A Japanese-made radar will help to monitor Guanabara Bay pollution, one of the most recognizable bays in the world, immortalized in songs and a symbol of Brazil’s natural wonders. The new equipment is set to monitor the flow of floating waste precisely and facilitate collecting such material.
“In the radar data, an oil spot, for example, and a cluster of waste show different reflections, and different from that of a tide,” said Arthur Ayres Neto, coordinator of the geophysics course at Fluminense Federal University (UFF), one of the institutions involved in the initiative. “The idea is to monitor and control this waste and develop highly efficient actions to tackle it,” he added.
Besides the UFF, researchers at the Alberto Luiz Coimbra Institute for Graduate Studies and Research in Engineering, at the Federal University of Rio de Janeiro (Coppe/UFRJ), took part in the developing the solution, baptized as X Band. The device measured 3.5-meter-width and was installed at 15-meter-high from the ground on the rooftop of the UFF’s Geosciences Institute, allowing a broad view of the region.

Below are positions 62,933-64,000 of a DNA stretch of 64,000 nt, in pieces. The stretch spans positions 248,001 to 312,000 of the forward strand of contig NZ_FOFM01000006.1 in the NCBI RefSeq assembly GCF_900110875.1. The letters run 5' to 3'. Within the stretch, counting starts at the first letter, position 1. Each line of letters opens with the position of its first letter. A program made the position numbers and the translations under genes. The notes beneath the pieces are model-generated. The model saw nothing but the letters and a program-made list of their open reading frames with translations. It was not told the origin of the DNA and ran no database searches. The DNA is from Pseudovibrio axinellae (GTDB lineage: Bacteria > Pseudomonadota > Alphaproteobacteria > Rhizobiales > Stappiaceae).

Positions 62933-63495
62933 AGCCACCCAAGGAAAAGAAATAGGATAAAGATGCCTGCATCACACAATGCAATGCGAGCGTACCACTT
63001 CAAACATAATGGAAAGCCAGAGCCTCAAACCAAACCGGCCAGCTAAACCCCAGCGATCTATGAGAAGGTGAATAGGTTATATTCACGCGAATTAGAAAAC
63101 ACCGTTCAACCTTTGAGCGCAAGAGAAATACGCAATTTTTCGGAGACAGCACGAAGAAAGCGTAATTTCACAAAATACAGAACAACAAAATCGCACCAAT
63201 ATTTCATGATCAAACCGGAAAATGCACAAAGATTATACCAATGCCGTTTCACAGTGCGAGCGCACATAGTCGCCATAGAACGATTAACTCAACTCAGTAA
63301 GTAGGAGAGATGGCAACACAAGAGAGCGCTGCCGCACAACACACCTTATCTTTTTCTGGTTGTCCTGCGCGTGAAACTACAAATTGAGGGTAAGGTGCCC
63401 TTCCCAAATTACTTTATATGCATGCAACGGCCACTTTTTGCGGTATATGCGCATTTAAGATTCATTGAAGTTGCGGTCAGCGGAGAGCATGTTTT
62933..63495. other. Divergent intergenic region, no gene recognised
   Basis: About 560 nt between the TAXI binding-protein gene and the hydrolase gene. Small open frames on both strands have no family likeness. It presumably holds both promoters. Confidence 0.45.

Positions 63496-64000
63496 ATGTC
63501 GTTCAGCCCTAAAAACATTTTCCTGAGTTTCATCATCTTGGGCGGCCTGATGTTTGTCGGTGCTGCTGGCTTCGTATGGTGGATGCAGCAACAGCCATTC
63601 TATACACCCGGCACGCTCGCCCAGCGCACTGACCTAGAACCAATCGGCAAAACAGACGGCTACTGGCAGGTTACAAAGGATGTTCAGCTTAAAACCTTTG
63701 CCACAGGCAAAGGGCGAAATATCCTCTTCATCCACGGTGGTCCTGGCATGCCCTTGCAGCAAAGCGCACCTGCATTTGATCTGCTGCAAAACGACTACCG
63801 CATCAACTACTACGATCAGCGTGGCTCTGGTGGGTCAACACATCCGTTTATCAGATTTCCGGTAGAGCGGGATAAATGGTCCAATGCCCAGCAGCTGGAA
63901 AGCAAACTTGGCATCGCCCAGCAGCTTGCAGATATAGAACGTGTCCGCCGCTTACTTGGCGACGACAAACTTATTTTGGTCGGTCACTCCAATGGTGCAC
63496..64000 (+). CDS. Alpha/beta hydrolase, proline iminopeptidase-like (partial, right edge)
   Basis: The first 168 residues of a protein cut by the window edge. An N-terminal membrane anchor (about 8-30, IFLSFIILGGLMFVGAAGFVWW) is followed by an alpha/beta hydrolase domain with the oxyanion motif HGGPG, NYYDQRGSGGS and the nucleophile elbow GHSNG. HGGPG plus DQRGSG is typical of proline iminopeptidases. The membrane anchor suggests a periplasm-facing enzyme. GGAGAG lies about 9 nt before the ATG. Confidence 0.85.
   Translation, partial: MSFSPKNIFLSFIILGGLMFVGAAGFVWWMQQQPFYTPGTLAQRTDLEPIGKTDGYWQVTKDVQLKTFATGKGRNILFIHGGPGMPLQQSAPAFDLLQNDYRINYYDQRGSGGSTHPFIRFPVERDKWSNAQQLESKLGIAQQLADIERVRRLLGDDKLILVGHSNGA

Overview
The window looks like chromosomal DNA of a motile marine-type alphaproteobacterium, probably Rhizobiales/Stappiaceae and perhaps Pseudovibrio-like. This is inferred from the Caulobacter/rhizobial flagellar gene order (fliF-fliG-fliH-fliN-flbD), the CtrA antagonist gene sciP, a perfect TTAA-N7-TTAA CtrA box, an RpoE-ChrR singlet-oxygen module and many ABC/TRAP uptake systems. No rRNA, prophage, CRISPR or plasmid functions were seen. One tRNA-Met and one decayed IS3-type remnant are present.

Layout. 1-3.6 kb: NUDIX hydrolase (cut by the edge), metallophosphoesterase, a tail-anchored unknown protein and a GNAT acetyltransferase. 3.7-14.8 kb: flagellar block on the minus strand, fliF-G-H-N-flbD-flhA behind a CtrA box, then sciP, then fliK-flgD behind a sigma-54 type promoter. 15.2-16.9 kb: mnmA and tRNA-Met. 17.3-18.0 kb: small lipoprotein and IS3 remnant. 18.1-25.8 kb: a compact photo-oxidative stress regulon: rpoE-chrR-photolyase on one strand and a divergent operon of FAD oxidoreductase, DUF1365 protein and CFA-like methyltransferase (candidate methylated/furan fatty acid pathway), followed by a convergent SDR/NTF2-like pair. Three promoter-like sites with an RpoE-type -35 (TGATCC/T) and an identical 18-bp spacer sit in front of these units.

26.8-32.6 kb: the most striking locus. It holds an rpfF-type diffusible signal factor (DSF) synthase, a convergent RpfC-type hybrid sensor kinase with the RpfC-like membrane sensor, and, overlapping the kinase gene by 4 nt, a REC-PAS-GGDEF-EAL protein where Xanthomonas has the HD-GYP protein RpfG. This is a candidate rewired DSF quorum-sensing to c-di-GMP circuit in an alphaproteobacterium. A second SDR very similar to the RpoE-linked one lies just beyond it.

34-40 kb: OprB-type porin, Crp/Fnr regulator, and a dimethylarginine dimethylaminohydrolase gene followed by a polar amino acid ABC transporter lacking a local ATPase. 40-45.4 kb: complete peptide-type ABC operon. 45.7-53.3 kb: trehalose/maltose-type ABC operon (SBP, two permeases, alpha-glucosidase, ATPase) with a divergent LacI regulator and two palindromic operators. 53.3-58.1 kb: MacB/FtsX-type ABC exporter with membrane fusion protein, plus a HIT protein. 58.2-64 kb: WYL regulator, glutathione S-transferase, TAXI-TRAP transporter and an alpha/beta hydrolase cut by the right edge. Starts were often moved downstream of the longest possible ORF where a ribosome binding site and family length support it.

X Band emits electromagnetic wavelengths that propagate in water and are reflected from rocks, vessels, wastes among others, returning to the equipment. “The technology is the same as that of a conventional radar, like those in a ship. The difference is that this one has an extra layer, which is the system we’ve built,” said Arthur.
Since radars started operating just recently, developers are still studying how public and private organizations will access information generated by the equipment. One alternative would be making data available to bodies committed to cleaning the area. “Ibama (Brazilian Institute of the Environment and Renewable Natural Resources), for example, can access the data, detect an oil spot and send a team right away to build a barrier and collect it before it spreads,” said Arthur.
The waste monitoring should be employed to reduce pollution’s environmental impact in the region between Ilha Rasa and the Rio-Niterói Bridge. Arthur points out that one of the radar’s benefits is to show the pollution that is not always visible in Guanabara waters and often goes unnoticed by waste collectors.
Content published in November 22, 2018